Christian singer/songwriter couple Jeremy and Adrienne Camp readily admit that when they first met nearly two decades ago, they weren’t exactly each other’s ideal type.
“It wasn’t love at first sight when Jeremy and I met while on tour in 2002,” Adrienne told The Christian Post. “But when I look at how the Lord brought us together, I can’t imagine being married to anyone other than Jeremy. We both have strong personalities and have butted heads and had difficult conversations and conflict, but at the end of the day, I see how our strengths and weaknesses balance it out. Only God could’ve known that.”
“We think that we know what we need, but we don’t,” she added. “Jeremy has been such a gift to my life and personality. Scripture says to seek God’s Kingdom first. If we’re seeking God and letting Him satisfy us, He will bring the right person to us.”
The couple has what is perhaps one of the most famous love stories in the contemporary Christian music world. As dramatized in the recently-released film “I Still Believe,” they found love after Jeremy’s first wife, Melissa, died of cancer at age 23.
Now married for almost 17 years, the parents-of-three give an honest and vulnerable look into who they are in their new book, In Unison: The Unfinished Story of Jeremy and Adrienne Camp, where they show what their marriage is like as they try to follow God’s will in often unusual circumstances.
“We wanted to share our story as well as what God has taught us in marriage,” Jeremy Camp told CP. “We don’t think we’ve figured it all out; it’s not teaching everyone how perfect we are. But God laid it on our hearts to share the wisdom He’s given us over the years, from communication and how Scripture got us there, to prayers that got us through and practical things like, you can’t do marriage without Jesus.”
“When God gives you something and lays it on your heart, there’s fruit from that. It has to be led by the Holy Spirit. God’s hand was on this and He gave us the wisdom we needed,” he added.
In an exclusive interview with CP, Jeremy and Adrienne shared nine truths that have sustained their marriage over the years, buoyed by their love and shared Christian faith.
Honest and transparency
“I think one of the important things is honestly and transparency,” Adrienne said. “When we go through the motions and pretend it’s OK and sweep everything under the rug, we never move forward in our marriages. We need to be honest both with each other and with the Lord.
“There are times in marriage where the love might fade and you don’t have romantic feelings for each other. In those times, I’ve gotten on my knees and said, ‘Lord, I don’t’ feel like I love or like Jeremy but I want to love him well. Help me to forgive, soften my heart.’ So few of us walk in that unconditional love. God will give those things to us if we ask Him.”
“When we were first married, we said, ‘Don’t tell me ‘yes’ and ‘that’s fine’ if you actually don’t feel that way,” Jeremy said. “That’s so key, because if you actually meant ‘no,’ you will resent your spouse for doing what you didn’t want them to do — even though you said it was OK. This breeds dissension and distrust. Don’t expect the other person to read your mind.”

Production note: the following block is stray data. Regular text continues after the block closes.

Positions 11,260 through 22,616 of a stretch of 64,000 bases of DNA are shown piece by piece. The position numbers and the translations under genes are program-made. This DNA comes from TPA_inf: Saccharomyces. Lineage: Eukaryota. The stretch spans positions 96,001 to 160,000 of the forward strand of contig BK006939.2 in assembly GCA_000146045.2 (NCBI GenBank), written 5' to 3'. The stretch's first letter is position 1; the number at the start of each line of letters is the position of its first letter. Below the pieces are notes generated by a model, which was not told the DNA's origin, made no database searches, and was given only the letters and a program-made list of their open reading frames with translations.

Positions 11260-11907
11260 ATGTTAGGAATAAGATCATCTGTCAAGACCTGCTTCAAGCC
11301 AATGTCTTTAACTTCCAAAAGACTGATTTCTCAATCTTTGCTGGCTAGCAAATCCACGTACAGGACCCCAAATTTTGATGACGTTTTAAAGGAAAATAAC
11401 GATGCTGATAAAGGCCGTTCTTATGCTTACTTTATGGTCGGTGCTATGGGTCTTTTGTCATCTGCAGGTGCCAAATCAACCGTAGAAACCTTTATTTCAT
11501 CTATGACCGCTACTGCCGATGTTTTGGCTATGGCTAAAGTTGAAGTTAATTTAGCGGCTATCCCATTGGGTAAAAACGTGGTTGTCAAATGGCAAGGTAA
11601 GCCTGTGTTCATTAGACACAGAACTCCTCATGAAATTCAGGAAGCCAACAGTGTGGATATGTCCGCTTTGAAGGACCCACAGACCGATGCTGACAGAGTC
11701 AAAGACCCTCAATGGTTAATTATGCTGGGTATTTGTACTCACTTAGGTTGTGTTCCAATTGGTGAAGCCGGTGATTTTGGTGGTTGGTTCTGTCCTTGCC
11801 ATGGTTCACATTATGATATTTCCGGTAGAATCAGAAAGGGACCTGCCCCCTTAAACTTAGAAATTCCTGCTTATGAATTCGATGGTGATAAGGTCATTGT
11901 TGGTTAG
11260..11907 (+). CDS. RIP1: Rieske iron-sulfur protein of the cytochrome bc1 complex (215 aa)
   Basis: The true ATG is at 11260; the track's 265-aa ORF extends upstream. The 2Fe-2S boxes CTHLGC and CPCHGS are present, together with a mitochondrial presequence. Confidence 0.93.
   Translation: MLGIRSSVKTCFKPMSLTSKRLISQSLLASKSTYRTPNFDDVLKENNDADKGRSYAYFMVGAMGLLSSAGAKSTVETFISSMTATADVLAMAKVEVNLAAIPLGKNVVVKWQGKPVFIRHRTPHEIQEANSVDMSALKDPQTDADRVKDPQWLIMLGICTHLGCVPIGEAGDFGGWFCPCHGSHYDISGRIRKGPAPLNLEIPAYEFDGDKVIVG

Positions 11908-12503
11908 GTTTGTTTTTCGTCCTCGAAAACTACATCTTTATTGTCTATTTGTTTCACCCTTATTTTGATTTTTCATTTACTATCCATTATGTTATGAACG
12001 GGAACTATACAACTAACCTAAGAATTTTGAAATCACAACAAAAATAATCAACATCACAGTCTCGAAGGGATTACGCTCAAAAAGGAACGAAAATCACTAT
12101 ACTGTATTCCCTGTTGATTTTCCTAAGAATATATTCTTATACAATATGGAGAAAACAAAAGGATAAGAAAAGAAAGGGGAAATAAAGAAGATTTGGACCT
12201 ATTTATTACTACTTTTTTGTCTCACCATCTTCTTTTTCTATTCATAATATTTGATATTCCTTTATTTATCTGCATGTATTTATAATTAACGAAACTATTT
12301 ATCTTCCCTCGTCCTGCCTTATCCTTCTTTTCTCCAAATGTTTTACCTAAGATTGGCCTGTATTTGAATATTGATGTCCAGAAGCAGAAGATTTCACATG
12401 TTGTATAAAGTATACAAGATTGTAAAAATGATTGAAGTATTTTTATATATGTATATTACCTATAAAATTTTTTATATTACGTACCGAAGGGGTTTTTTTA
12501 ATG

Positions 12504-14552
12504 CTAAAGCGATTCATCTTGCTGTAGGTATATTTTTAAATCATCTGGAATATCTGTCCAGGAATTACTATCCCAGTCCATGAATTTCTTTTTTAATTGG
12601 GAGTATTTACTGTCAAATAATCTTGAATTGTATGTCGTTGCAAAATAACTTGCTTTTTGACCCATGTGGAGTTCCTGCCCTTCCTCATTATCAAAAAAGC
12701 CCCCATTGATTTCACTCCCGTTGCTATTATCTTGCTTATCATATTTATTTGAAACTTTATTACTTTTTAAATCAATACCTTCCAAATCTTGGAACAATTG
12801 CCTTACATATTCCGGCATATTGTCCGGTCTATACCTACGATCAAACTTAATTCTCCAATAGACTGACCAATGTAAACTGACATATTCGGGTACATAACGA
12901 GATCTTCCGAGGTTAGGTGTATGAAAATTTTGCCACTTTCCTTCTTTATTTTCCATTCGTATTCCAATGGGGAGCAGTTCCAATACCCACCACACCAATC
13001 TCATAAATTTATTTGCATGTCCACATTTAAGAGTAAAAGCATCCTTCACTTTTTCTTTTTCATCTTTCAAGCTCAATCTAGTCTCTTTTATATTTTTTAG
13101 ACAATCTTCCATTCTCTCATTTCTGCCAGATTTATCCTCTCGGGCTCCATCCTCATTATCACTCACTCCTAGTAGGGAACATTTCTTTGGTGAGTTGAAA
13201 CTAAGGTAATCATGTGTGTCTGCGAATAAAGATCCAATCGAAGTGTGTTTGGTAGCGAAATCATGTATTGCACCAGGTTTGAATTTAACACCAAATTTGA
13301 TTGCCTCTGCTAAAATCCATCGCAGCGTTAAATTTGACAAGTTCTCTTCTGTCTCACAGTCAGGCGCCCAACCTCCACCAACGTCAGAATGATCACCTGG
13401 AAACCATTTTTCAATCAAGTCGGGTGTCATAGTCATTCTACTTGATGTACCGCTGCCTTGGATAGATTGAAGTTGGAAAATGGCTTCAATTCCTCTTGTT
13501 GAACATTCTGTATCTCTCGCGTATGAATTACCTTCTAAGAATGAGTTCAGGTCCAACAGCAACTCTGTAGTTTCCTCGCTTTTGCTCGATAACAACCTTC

Dying to self
“It’s so common to hear the phrase, ‘They lived happily ever after’ when it comes to marriage, but that couldn’t be further from the truth,” Adrienne said. “Marriage is two imperfect people trying to navigate life together. We push each other’s buttons, we annoy each other. In essence, it’s one of the greatest tools the Lord uses to teach us to die to our flesh. Every day, you need to ask the Lord for unconditional love and renew that love on a daily basis. Real love is one that has gone through the test of time; it’s not an emotional high.”
Jeremy added: “One big lie culture tells us is that if our spouse isn’t fulfilling our dreams and is ‘holding us back’ from what we believe is our true calling, it’s OK to walk away. That’s a lie from the enemy. You need to ask the Lord to help you remain committed and die to yourself even when you’re tempted to walk away.”
“Many conflicts in marriage stem from wanting to change the other person,” Jeremy said. “That doesn’t work. We need to prayerfully ask, ‘What is it in me that needs to be changed?’ That takes humility, especially when you feel wronged. When you’re walking in humility, you are able to love your spouse even when the chemistry and feelings fade. Quit trying to change the other person and ask the Lord to instead change your heart.”
“When there’s conflict,” Adrienne added, “Ask yourself: Which one of us is being selfish? Chances are, it’s not one-sided. We have a really hard time walking in humility and admitting we’ve blown it. Pride breeds disunity. But we’re called to pick up our cross and die to self, and that means taming our tongue and asking for forgiveness even when it’s the last thing we want to do.”
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SOURCE: Christian Post, Leah MarieAnn Klett